Transfer students ready to succeed amidst new COVID-19 variant


Photo by Getty Images /Dan Kitwood. Graduation day for students is a time for celebration. Many reflect on what’s next during difficult times.

The reality of transfer students moving between institutions since the pandemic’s start proves to be less complicated. Still, it might bring in pressure and uncertainty for many students if a new and fatal COVID-19 variant fuels a rise in new cases. 

On Feb. 14, the Centers For Disease Control and Prevention Director Rochelle Walensky joined Margaret Brennan, the moderator and senior foreign affairs correspondent for Face The Nation to discuss the latest research on the new and highly contagious COVID-19 variant B.1.1.7 and its ties to higher hospitalizations, with a total of over 1,500 reported cases as of Feb. 18 in the United States.

“There are over 1,000 cases that we have documented in this country, in 39 states. We estimate now that about 4% of disease in this country is related to B.1.1.7 and have projections that it may be the dominant strain by the end of March,” said Walensky.

Walensky added, “We are nowhere out of the woods. If we relax these mitigation strategies with increasing transmissible variants out there, we could be in a much more difficult spot.”

What does this mean for transfer students?

Colleges and universities across California have now started implementing measures and procedures to combat the new strains of the COVID-19. Both UC and CSU systems and campuses have announced the importance of flexibility and accommodations for all incoming students for Fall 2021. Campuses are working diligently to take all necessary steps to mitigate the disruptions caused by COVID-19 while ensuring the health and safety of students, faculty, staff and those around the community. 

Students looking to transfer from College of the Desert to UC and CSU campuses have the opportunity to utilize the transfer center’s resources. Every semester, the transfer center releases new workshop schedules geared towards getting transfer students ready for success. 

Students can get assistance with applications, scholarships and get outreach access to discuss with representatives from various universities about their admissions requirements, procedures, financial aid, housing and other support services within the university. Students who sign up with COD’s Transfer Counselor Scott Cooper for the My Transfer Plan on Canvas can access up-to-date information on transfer and admissions processes from various UC and CSU campuses. 

Juan Marquez, a COD sophomore who will be transferring in the fall, wants students who are experiencing difficulties due to the pandemic and hope to transfer to know that the college has extremely helpful transfer counselors who offer some of the best resources needed especially during these times.

The transfer counselors helped me with my confidence in a way because of my grades and the pandemic happening. I was really worried about not making it. They reassured me, helped me get my applications filled out and submitted, and helped me sign up for My Transfer Plan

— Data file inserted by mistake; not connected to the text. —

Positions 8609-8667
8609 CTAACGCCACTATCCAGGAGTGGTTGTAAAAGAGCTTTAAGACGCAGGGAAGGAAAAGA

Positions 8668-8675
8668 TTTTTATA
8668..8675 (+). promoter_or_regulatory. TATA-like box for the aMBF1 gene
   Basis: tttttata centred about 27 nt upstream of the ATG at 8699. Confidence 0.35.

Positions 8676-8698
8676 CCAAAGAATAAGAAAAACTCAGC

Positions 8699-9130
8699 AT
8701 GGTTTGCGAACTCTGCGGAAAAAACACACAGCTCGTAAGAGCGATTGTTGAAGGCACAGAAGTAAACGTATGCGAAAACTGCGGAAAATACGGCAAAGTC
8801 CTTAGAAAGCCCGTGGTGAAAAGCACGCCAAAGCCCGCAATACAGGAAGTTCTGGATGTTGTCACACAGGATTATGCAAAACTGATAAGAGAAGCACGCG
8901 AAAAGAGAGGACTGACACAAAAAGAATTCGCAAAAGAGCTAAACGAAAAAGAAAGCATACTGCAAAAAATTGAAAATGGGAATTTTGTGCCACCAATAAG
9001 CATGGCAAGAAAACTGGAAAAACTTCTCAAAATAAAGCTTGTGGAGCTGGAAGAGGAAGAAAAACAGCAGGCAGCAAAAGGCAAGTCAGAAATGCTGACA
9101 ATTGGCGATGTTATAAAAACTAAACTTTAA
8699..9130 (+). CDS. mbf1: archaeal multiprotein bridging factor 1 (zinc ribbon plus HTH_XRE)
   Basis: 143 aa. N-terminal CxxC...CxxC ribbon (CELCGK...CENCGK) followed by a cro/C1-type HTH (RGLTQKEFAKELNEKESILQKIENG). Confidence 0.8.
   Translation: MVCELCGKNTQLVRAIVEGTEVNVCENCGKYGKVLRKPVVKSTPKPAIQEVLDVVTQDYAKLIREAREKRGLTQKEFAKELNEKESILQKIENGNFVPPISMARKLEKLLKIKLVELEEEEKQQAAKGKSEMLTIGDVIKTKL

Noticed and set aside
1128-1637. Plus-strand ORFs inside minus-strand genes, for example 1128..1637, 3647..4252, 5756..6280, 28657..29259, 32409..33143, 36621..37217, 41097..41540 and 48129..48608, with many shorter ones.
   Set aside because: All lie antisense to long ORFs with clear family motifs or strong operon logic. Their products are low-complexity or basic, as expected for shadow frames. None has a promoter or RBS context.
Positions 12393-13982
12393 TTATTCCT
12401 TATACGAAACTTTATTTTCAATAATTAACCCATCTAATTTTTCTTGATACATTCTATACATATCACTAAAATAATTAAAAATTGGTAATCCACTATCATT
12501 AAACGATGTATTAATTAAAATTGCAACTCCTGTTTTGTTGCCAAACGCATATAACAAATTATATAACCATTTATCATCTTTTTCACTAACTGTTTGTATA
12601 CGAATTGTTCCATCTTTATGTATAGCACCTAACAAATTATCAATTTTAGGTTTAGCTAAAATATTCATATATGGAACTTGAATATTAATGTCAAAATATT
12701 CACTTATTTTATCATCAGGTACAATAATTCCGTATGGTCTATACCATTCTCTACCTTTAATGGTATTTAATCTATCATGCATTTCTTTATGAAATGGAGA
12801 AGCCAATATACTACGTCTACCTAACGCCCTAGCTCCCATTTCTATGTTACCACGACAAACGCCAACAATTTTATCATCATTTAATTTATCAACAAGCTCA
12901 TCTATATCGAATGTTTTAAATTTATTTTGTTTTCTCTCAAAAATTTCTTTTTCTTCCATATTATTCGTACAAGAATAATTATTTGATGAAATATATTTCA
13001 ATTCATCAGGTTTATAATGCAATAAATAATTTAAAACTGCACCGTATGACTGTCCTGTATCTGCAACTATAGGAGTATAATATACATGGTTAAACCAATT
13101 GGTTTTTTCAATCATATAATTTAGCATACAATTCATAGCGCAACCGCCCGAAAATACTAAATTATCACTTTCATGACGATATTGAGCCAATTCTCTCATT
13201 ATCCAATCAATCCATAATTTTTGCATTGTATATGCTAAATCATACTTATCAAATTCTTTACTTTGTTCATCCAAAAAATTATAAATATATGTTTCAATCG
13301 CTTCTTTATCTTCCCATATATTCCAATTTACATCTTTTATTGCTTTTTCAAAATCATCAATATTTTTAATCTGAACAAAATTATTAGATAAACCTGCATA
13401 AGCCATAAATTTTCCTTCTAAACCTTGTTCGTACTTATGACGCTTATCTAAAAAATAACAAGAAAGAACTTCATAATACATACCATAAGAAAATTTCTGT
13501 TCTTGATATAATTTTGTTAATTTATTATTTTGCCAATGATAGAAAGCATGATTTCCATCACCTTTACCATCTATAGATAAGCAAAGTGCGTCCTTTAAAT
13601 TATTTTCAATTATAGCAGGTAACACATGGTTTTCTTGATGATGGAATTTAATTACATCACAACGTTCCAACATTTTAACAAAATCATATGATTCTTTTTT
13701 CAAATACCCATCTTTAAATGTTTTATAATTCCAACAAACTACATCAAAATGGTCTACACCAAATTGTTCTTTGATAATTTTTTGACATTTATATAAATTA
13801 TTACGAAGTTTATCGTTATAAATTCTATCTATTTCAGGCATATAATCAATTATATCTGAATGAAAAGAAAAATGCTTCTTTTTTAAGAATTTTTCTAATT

— Juan Marquez

“The transfer counselors helped me with my confidence in a way because of my grades and the pandemic happening. I was really worried about not making it. They reassured me, helped me get my applications filled out and submitted, and helped me sign up for My Transfer Plan, where I was able to see examples of the UC application process, which was really helpful,” Marquez said.

Marquez added, “I appreciate that they send out weekly emails to the students about applications and financial opportunities that are being offered by UC and CSU campuses. I believe a lot of students, especially now who have lost their jobs, really benefit from the emails sent out offering students help.” 

Students have unlimited access to these resources, free of charge, and utilizing them has proven extremely beneficial. 

The statistics

A 2015 study conducted by the Community College Research Center of Columbia University found that only 24% of students out of 80% successfully transfer to four-year institutions within five years of earning their associate’s degree, while only 17% of students earn their bachelor’s degree within six years of transferring. 

While an article written by the Association of American Colleges and Universities in 2019 found that the main way four-year institutions can broaden the amount of community college transfer students enrolled is by the revision of policies, providing better financial aid packages and tuition programs, and informing students about available internships within impacted majors.

“I’ve been at COD for three years. I’m looking forward to transferring. I don’t expect a massive change just because we have a vaccine now, but being able to head back onto campus will be nice,” said Savannah Comado, who’s currently in her last semester at COD.

Comado added, “I’m hoping to transfer to UC San Diego in the fall. It’s a competitive school, but I know that I have everything I need to get admitted hopefully.” 

Community college students and families also hope to see progressive changes within the Biden administration following President Biden’s proposal to make public colleges and universities tuition-free for those with incomes below $125,000.

We know that in the 21st century, 12 years of schooling is not enough and that young people are getting crushed by the burden of student debt. Under the legislation, we’re going to be proposing several policies that will provide affordable higher education to alleviate that financial burden,” Biden said during a C-SPAN conference on Dec. 23.

By implementing the right policies and programs, we could eventually see a rise in the percentage of community college students who successfully achieve their goals of attending four-year institutions.

COD Transfer Center